In November of 2008, Americans changed history by electing its first African-American president. On that night of jubilation for some, bitterness for others, there was an open acknowledgement that history had indeed changed and it was brought out not by a war, a terrorist attack or by government leaders but by the will of the people. The main criticism launched against, then-candidate Barack Obama, was that he was too inexperienced. A “community organizer” was not fit to lead the world’s most powerful and influential nation.
Now, nearly three years later, the country went from grand celebration and exuberance to facing the worst economic downturn in decades, increased entrenchment in Afghanistan, a new war in Libya and a broken, seemingly circus-like Congress. Yes, Congress was designed to be slow and obtuse, but there is a fine line between careful deliberation and rampant absurdity. Even some veteran journalists are floored at how incompetent the legislative branch has been.
With all of this to contend with, how are President Obama’s approval ratings? According to the most recent Gallup poll, the president has hit an all-time low with only 42% approving his job. Unsurprisingly, the approval rating varied according to political ideology, with conservatives giving the lowest rating and liberals the highest. But the fact that his rating is low even among his own party shows just how dismal a mood the country is in now.
With these kinds of numbers, is it fair to lay all the blame at the president’s feet? With all of the political rancor and hysteria being blasted at us from 24-hour news networks, it’s no wonder that the American people are fed up with the government. What must be remembered, however, is that in only two years, President Obama has a dizzying array of accomplishments under his belt. In his first term, Obama has managed to bail out two major auto industries, engineered a massive economic stimulus plan, bailed out major banks on the verge of collapse, brought the war in Afghanistan back into the public consciousness and, in spite of heated opposition from a largely Republican House, pushed through Universal Health Care. More recently, Obama repealed “Don’t Ask, Don’t Tell” and in a move right out of a 24 episode, had Osama bin Laden killed while amassing vast amounts of al-Qaida intel.
All of these accomplishments (including the death of bin Laden) have been accompanied by plenty of criticism if not outright attacks on the president. But in addition to the usual Sturm und Drang surrounding political discourse, Obama has dealt with the headache of the “birther” movement, despite his readily available birth certificate issued by the state of Hawaii. It seems that no other president in recent memory has had to deal with such ridiculous non-issues such as the birther movement and other right-wing driven conspiracy theories.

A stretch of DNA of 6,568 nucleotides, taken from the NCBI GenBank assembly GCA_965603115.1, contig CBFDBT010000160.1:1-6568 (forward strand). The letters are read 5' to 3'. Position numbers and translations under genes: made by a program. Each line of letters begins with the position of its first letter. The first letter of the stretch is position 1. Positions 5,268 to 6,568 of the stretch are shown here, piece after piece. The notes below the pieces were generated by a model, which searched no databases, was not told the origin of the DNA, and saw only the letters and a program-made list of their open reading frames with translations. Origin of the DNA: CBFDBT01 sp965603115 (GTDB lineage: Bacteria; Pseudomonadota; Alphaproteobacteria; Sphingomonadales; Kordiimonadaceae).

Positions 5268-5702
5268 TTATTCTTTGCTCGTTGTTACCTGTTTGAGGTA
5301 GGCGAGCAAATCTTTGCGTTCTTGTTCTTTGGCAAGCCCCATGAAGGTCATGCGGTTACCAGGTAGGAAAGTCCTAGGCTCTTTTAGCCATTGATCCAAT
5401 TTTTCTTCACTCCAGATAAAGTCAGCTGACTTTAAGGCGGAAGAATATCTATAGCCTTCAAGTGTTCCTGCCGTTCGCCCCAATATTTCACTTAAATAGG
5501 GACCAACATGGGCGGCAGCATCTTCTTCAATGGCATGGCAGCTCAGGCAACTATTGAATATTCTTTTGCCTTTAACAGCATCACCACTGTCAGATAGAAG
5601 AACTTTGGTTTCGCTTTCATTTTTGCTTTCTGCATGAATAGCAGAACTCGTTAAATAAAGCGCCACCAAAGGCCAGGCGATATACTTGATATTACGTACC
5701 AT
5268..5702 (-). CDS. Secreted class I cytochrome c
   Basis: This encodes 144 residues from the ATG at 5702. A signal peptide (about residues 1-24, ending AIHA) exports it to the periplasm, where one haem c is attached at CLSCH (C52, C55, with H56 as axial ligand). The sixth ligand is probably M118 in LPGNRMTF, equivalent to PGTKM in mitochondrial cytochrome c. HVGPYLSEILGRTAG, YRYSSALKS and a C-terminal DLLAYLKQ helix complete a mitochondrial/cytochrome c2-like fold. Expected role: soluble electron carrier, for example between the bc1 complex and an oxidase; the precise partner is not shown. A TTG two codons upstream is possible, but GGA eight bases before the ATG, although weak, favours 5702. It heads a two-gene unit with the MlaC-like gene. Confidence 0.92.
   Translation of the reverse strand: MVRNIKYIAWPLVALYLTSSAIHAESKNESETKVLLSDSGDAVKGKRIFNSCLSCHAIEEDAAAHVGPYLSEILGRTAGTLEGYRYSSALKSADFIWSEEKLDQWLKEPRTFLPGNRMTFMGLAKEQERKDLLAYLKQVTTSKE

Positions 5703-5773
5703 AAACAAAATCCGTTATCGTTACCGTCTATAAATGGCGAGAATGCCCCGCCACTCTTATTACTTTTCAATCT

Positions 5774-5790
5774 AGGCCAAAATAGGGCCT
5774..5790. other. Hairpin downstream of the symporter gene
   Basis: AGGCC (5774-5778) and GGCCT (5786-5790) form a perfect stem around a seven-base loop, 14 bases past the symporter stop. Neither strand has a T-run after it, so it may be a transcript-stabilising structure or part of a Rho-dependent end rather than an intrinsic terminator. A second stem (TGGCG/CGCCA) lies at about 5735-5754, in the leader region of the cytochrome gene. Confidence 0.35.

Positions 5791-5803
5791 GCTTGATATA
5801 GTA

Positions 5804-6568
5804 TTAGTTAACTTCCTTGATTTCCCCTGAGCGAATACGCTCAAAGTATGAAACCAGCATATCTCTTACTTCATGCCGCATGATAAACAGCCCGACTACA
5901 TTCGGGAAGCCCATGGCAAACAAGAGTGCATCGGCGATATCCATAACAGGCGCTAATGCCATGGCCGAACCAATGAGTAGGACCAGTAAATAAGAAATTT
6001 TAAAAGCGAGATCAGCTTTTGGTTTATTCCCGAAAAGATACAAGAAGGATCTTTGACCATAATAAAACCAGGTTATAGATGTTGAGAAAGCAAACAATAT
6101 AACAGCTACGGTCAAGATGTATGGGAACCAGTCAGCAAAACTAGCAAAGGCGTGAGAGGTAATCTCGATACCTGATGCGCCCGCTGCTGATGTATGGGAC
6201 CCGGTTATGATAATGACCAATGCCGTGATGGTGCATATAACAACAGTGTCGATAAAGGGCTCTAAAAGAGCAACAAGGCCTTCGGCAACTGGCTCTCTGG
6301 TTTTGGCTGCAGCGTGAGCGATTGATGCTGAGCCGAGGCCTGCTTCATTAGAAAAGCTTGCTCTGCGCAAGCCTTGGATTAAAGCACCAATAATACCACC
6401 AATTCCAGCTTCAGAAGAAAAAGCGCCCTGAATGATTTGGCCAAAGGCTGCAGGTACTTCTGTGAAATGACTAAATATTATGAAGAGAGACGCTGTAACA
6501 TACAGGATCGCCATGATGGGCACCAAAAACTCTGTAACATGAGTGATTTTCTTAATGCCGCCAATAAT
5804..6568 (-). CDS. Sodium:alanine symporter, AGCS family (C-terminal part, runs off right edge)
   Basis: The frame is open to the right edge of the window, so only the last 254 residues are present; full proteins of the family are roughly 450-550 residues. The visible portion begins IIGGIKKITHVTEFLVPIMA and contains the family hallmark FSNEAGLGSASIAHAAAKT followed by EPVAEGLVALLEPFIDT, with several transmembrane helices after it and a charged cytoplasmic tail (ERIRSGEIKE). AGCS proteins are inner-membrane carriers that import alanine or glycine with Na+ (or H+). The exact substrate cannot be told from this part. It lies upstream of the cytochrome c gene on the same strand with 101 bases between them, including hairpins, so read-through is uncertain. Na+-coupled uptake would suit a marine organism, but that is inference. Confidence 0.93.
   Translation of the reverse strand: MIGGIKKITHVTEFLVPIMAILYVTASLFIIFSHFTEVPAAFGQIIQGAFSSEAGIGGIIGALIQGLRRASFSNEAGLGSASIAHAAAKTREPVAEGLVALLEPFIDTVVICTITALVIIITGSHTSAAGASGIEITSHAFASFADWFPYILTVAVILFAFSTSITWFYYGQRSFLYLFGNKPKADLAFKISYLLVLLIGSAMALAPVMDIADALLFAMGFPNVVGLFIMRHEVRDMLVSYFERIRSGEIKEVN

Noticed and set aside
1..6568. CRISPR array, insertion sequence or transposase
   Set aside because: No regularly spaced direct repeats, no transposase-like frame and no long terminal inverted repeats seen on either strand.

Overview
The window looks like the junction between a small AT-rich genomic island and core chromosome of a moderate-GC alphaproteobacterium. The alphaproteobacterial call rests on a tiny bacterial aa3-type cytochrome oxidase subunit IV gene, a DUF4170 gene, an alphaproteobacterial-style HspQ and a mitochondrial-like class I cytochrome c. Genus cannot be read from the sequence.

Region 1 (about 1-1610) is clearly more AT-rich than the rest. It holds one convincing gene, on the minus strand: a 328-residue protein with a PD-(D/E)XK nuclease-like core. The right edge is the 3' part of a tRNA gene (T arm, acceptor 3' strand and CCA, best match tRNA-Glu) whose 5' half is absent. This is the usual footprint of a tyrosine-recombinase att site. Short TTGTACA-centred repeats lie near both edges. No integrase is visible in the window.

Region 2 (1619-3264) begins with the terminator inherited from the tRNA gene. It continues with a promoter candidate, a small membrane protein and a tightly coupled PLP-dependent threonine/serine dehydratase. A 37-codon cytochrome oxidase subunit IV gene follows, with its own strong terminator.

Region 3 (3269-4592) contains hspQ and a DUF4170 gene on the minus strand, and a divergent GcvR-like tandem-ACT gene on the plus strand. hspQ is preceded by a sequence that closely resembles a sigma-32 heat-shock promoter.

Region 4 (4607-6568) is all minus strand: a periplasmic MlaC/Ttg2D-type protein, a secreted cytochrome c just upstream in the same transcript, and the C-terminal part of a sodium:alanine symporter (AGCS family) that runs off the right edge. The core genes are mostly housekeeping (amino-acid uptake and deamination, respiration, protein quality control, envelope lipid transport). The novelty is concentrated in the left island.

Obama certainly has accomplished a lot, but he has also either neglected or seems to have completely forgotten some of his campaign promises (Guantanamo is still open and troop withdrawal deadlines are constantly being pushed forward). He has made an attempt at bipartisanship, but an unusual hostile GOP and an ever weakening Democratic Party makes this virtually impossible. It is then, perhaps, best to not blame Obama for our country’s problems—for they have been issues plaguing our nation for generations that during this presidency, received more media attention—but to understand the circumstances he is in.
I voted for Barack Obama because he was the most articulate, the most clear-headed and the most presidential candidate. Yet as these three years have gone by, I have become slowly disillusioned—even angry—at the president and especially at the GOP, the party that once claimed that to not support the president was “unpatriotic” now turned it’s heels and claimed that Obama may not even be a natural born citizen.
But the president does not lead the country alone; he has three branches of government to work with. Unfortunately, the most vocal branch, the legislative, has not been entirely cooperative, especially since the GOP takeover. There are no easy answers to the challenges this country faces, for now, it seems that the best option is for our political leaders to quit the circus and work to solve our economic, social and military crises. Many Americans believe that we are on the wrong path, but have different notions on how to correct our problems. That is fine as long as we can stop comparing those we disagree with to Hitler and actually seek common ground.
I had hoped that Obama would be able to do this, but it seems that he is unable to given the over-zealous politicians that have managed to take over Congress. So we, the American people, have to step in and vote for candidates that are the most level-headed and not bound by party lines in order to work on these issues. I personally, will cast my vote for Obama’s re-election, not because I am entirely pleased with his actions, but because he seems to be the only sane candidate running.